The hysteria around “death panels” has largely died down (no pun intended). This largely coincided with the removal of the provision to reimburse doctors for discussing end of life planning from the health care reform bill. So it was a shock to see PBS use the title “Life Panel? Death Panel?” in its most recent PBS Now series (for a quick review of the episode check out pallimed’s review). I can’t recite the exact adjective-laden prose I yelled at the TV but it went something like this: “For heaven’s sake, let the death panel rumor die a natural news cycle death. It was on its way out – why are we keeping it alive? Pull the plug on it already!!!”
Since watching the episode I have been wondering why the only time I hear the term “death panel” nowadays is in the context of blogs, advocacy groups, and news sites promoting end-of-life decision making. It turns out that the term death panel has become somewhat of a rallying call in the field of hospice and palliative care. The myth of death panels stimulated discussion about what end-of-life care should be about and what palliative care really does. Case in point – the google news search interest in the keyword “palliative” has skyrocketed since late July, coinciding with the introduction of the term “death panels” in the general press (thanks to Sarah Palin’s facebook post). Best of all, the interest level has stayed high despite the drop in usage of “death panels”.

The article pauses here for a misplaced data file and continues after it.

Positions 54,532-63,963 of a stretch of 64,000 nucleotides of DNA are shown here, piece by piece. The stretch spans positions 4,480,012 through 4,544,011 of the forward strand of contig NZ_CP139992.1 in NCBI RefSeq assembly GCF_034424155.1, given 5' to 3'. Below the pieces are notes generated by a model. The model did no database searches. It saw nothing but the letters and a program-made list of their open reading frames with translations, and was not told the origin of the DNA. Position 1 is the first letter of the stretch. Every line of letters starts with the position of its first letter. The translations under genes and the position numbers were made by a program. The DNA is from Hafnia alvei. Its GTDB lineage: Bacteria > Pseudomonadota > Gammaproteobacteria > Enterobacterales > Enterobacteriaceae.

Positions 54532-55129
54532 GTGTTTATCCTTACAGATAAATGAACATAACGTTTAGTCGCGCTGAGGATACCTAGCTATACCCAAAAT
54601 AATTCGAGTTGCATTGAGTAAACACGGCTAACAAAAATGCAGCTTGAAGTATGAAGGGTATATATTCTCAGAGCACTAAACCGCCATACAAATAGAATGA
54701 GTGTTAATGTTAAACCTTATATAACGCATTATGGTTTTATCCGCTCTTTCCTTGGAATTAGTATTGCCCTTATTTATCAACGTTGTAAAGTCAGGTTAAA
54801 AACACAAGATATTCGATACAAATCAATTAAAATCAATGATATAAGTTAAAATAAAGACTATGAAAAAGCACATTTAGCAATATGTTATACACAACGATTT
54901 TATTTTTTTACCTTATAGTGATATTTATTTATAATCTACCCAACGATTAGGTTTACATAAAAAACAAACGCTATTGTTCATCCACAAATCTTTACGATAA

Looks like Diane Meier was right in her panel discussion with the Health Affairs Journal:
despite the current controversy over the advance care planning consultation provision, the ongoing debate “will turn out to be positive, as the Terry Schiavo debacle turned out to be positive. … We’ve begun to turn the tide on the lies about death panels. That’s all they are – lies – and we need to keep saying that.”
Yes, we may have lost the battle in regards to the Advance Care Planning Consultation proposal, but the waris far from over.